The mounds are part of a network of termite tunnels in Brazil which could be up to 4,000 years old, according to new research.
CNN  — 

Researchers have discovered a gigantic complex of 200 million termite mounds in northeastern Brazil, which may be up to 4,000 years old and covers an area about the size of Great Britain.

Although visible on Google Earth, the conical mounds, some of which rise up to 10 feet high, are largely hidden from view at ground level in semiarid, thorny-scrub forests, according to research published this month in Current Biology.

“These mounds were formed by a single termite species that excavated a massive network of tunnels to allow them to access dead leaves to eat safely and directly from the forest floor,” researcher and entomologist Stephen Martin of the UK’s University of Salford said in a statement.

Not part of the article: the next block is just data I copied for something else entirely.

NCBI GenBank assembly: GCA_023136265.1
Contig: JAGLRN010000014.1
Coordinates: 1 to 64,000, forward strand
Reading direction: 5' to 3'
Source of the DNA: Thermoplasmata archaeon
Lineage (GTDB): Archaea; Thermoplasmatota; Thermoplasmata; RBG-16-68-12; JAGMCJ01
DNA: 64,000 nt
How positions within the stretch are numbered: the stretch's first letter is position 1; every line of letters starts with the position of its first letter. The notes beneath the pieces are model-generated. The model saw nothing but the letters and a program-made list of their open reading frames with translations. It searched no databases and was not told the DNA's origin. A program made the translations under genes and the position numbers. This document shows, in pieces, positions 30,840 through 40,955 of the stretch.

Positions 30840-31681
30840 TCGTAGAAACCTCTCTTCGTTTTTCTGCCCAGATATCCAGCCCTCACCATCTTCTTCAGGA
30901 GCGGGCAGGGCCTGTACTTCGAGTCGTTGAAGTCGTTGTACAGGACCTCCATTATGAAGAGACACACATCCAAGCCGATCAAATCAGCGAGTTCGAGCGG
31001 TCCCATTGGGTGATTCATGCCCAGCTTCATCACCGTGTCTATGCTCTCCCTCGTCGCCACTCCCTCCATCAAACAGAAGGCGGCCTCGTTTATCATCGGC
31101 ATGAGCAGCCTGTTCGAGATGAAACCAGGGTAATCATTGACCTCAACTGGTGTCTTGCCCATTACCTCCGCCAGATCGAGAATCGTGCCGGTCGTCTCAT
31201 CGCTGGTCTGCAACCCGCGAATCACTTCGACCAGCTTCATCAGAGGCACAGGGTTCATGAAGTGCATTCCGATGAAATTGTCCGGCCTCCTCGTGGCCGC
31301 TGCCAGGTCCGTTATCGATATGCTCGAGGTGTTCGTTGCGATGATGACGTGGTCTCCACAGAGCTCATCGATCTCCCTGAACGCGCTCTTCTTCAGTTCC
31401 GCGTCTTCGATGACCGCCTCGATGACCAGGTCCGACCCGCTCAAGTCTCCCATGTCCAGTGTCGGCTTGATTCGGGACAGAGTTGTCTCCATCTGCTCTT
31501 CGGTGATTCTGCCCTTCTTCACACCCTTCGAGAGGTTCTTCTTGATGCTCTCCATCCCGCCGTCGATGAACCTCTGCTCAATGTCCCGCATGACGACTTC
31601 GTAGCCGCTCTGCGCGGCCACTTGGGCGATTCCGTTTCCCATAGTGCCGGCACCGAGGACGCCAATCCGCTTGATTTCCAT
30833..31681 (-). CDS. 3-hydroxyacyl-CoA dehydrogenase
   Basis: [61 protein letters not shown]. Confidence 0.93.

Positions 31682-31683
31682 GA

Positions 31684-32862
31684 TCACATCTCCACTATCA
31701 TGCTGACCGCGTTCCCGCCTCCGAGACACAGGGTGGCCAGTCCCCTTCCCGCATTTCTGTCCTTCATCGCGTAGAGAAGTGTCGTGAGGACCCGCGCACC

“The amount of soil excavated is … equivalent to 4,000 Great Pyramids of Giza, and represents one of the biggest structures built by a single insect species.”

The mounds are found in dense, low, dry forest caatinga vegetation and can be seen when the land is cleared for pasture.